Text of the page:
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dc.contributor.authorReinders, Hayo
dc.contributor.authorCho, Minyoung
dc.contributor.authorLewis, Marilyn
dc.description.abstractOnline supervision is a relatively recent form of student-teacher interaction, and therefore one for which the rules are still being determined. When in addition this new form of interaction takes place between supervisors and students from different cultural and language backgrounds there is considerable room for misunderstanding. In such an environment supervisors need to take into account affective aspects of this interaction. Previous research has confirmed the importance of the role of affect in PhD supervision (e.g., Randall & Thornton 2001) but has not widely investigated the ways in which supervisors take affect into account in practice, especially in their written feedback. In this study the online interaction between an external supervisor working only at a distance with four of his PhD students was recorded. The supervisor’s feedback was analysed to determine the types and frequency of affective markers in the comments. The results showed that the supervisor used politeness strategies in just over half of his feedback, through such strategies as minimising imposing forces through clear indication of his opinion (e.g., I think, I believe) and giving reasons or rationale for his suggestions. In addition to suggestive feedback, interactive comments for rapport-building and compliments were observed.en_NZ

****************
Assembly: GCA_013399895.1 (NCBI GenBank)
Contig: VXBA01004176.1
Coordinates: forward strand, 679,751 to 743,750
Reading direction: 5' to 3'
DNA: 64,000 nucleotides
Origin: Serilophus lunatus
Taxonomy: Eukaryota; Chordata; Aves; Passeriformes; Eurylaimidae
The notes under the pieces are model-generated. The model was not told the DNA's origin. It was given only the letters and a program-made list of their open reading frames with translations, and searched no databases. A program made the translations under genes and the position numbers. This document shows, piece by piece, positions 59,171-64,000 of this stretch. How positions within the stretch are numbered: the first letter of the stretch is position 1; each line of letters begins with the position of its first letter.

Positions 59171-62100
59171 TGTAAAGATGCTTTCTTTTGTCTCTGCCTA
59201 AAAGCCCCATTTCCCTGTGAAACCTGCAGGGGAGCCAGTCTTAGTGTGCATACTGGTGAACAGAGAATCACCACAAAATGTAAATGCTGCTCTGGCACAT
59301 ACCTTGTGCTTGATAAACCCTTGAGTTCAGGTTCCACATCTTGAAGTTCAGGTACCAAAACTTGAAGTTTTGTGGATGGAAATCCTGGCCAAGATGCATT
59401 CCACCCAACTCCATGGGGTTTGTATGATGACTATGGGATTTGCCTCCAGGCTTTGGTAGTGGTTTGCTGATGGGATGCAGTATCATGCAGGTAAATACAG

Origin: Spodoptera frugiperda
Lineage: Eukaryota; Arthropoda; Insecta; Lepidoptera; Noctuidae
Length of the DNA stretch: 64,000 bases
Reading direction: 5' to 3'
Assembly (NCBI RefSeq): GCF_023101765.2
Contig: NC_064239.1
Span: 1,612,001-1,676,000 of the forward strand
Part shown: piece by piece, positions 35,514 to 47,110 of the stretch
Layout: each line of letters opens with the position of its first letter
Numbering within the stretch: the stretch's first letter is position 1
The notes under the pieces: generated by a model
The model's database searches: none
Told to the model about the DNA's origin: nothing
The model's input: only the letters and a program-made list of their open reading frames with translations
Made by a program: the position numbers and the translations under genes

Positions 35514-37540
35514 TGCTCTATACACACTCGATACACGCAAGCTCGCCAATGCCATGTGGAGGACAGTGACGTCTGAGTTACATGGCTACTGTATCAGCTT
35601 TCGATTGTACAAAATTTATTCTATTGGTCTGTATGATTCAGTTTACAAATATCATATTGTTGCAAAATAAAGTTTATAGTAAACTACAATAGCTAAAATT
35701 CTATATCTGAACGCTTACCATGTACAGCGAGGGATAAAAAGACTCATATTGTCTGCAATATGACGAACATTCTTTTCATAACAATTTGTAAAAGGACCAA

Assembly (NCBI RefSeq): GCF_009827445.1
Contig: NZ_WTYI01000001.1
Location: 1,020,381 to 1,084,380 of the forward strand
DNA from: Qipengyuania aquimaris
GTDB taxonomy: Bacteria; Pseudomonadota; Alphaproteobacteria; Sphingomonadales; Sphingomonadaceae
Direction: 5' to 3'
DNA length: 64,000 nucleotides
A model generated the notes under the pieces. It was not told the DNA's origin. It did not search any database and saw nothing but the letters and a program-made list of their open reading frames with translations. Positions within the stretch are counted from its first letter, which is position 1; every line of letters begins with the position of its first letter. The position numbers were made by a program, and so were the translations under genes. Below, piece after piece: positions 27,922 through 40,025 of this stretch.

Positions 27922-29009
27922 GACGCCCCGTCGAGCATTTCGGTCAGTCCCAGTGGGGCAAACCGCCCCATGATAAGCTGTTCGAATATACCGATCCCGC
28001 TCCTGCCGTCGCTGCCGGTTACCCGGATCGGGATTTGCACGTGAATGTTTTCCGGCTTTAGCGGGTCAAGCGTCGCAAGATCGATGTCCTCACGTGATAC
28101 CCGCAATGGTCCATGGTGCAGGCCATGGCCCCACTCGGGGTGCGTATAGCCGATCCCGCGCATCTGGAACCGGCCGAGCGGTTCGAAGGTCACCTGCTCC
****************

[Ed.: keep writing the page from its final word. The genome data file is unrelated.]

dc.publisherNew Zealand Studies in Applied Linguisticsen_NZ
dc.rightsAll rights reserveden_NZ
dc.titleManaging affect in online supervision : the use of affective markers in written feedbacken_NZ
dc.typeJournal Articleen_NZ
dc.rights.holderThe Authorsen_NZ
dc.subject.marsden130103 Higher Educationen_NZ
dc.identifier.bibliographicCitationReinders, H., Cho, Minyoung, Lewis, Marylin. (2013) Managing affect in online supervision : the use of affective markers in written feedback. New Zealand Studies in Applied Linguistics. 19 (1). Preprint. NOTE: This is research undertaken for the Anaheim University, United States prior to the author being affiliated with the Unitec Institute of Technology.en_NZ
unitec.institutionUnitec Institute of Technologyen_NZ
unitec.publication.titleNew Zealand Studies in Applied Linguisticsen_NZ
dc.contributor.affiliationUnitec Institute of Technologyen_NZ

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